Dredging the Shoals
Richard Wallace and Ward Nicholas
Gold foil fluttered in front of us, the dawn light glinted off the back of the waves as Ward and Flytime with me on board edged out of the harbour. There was a little swell despite the good weather we had over Easter. Ward had declared it “Maggie Shoal time” while the weather held after Easter, but now it was “let’s check out the cardinal mark in the shipping channel and then we’ll see about the shoals”.
At the mark not a solitary bait fish was evident, well maybe there was one. Rods were rigged with suitable weighted flies for the 15 metre depth and so a few attempts were made. Nought happened. Malcolm Brown and wife, Tania turned up with their two boys. Opinions were exchanged and off to the shoals it was. “The weather gets better farther out” with a favourable forecast was the prediction.
Off we went, Malcolm led the way, and Grumpy Old Men, ambled along behind at 20 knots. Ten miles to go, would be a half hour run. Out on the chosen shoal, I was soon hooked up. The TFO Blue Water Light was fairly doubled up for about five minutes, then it went slack, break off.
Now Ward was hooked up, and the fish was fighting. It slashed on the surface, and then jumped –“Queenie!” Two or three jumps later the metre plus fish was beside the boat and I grabbed the tail wrist. Nice fish, but it was a gill bleeder, and kept for the kitchen.
I replaced my fly with a depth bomb. After a visit down on the Gold Coast with Vince Margossian (aka “queenfish”) I followed his lead and made weighted eyes out of two ball sinkers (you choose the size) held together with 150lb mono and araldited. These were on a 6/0 SL12S hooks with red collar, white tail with UV flash. Meanwhile Ward gets down by placing a bean sinker in front of the QANTAS colours fly.
So I let the fly sink – the whole 100ft, water depth was 29 metres, and some backing and then start stripping. Kerbang! and the fish is on, it stays deep, no circling, just pulling. After what seemed like a very long time, say five minutes, he came up. A nice golden, and I shyly admit, my first. I had thought of breaking the duck by sight casting to a fish on the Cockle Bay flats, but no. Nevertheless a nice fish and it coincided with my birthday.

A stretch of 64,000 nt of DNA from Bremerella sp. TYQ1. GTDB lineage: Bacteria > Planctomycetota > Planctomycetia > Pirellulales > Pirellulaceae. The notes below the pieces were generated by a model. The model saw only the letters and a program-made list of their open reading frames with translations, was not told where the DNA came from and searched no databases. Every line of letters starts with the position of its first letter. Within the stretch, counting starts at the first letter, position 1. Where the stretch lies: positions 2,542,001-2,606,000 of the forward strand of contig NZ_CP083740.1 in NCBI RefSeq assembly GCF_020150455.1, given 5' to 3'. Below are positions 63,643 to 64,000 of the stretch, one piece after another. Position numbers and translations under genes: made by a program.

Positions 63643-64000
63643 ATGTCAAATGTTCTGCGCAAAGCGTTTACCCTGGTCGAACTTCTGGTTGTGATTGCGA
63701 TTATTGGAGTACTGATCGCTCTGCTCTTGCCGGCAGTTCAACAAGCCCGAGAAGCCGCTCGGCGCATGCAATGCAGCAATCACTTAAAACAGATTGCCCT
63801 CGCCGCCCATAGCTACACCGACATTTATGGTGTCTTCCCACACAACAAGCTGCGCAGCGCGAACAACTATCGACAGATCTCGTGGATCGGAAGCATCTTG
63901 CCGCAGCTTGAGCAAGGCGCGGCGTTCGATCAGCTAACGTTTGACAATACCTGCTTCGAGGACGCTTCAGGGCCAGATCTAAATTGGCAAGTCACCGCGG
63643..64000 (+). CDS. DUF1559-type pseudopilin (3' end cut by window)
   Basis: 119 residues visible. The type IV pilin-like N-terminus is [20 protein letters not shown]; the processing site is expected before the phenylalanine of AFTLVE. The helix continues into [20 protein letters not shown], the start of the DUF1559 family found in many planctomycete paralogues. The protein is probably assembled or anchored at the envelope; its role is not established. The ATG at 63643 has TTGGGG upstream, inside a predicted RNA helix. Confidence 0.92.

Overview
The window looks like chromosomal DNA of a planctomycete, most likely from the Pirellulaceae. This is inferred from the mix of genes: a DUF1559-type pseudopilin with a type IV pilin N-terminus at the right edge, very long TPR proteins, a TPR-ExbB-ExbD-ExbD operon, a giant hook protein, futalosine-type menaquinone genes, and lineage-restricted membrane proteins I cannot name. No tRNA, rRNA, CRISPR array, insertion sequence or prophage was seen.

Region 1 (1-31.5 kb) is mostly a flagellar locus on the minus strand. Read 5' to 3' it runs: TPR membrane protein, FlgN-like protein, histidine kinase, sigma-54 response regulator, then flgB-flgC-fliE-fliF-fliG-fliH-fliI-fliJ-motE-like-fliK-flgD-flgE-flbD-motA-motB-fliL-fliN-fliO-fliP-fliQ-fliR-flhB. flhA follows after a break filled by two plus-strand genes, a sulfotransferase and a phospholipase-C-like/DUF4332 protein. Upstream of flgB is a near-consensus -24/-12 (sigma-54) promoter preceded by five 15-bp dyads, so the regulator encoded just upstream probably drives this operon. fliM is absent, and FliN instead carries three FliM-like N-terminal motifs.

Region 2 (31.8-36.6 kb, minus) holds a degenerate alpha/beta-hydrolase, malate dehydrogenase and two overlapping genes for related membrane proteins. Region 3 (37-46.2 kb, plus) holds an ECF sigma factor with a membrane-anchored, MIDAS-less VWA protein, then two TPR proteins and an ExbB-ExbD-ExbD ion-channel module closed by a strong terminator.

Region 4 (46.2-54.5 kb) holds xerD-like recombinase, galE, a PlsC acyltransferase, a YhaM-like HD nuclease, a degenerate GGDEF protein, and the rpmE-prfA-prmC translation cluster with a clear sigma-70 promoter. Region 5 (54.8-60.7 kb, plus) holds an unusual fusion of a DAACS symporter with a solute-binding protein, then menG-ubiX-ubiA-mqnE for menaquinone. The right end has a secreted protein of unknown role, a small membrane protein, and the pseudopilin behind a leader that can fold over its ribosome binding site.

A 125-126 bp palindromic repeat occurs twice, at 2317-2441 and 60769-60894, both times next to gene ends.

Things went quiet for a bit. Then Ward was on again. This was a very good fish. Wards 12# doubled over and stayed doubled. I went on fishing, Ward gained line, then lost it, I went on fishing some more. After some time, with short intermittent gasps (these things pull you know!) he got back to the fly line. So it went on for 15 minutes. Great, the fish was coming up the water column, the angle of the line was less vertical and more horizontal in the clear, greeny blue water.
It was about this time that we saw the shark, 6 or 8 ft deep and about the size of the Stacer. And it was gliding down. Yep a few seconds later Ward’s line is slack as a Bronco’s defence. The leader is cut as neat as a razor. Never saw the fish, probably a big golden or GT.
And yes, the sea glassed out, oily smooth and with small mack tuna bursting through the surface, splashing and occasionally leaping, but never long enough to get a shot off. Teasing and moving on, this way, then that. We left them having their little joke on us. Malcolm and his family got onto fish too, so it was a good day for us all. By 1230 hrs it was coffee o’clock, and we headed for home.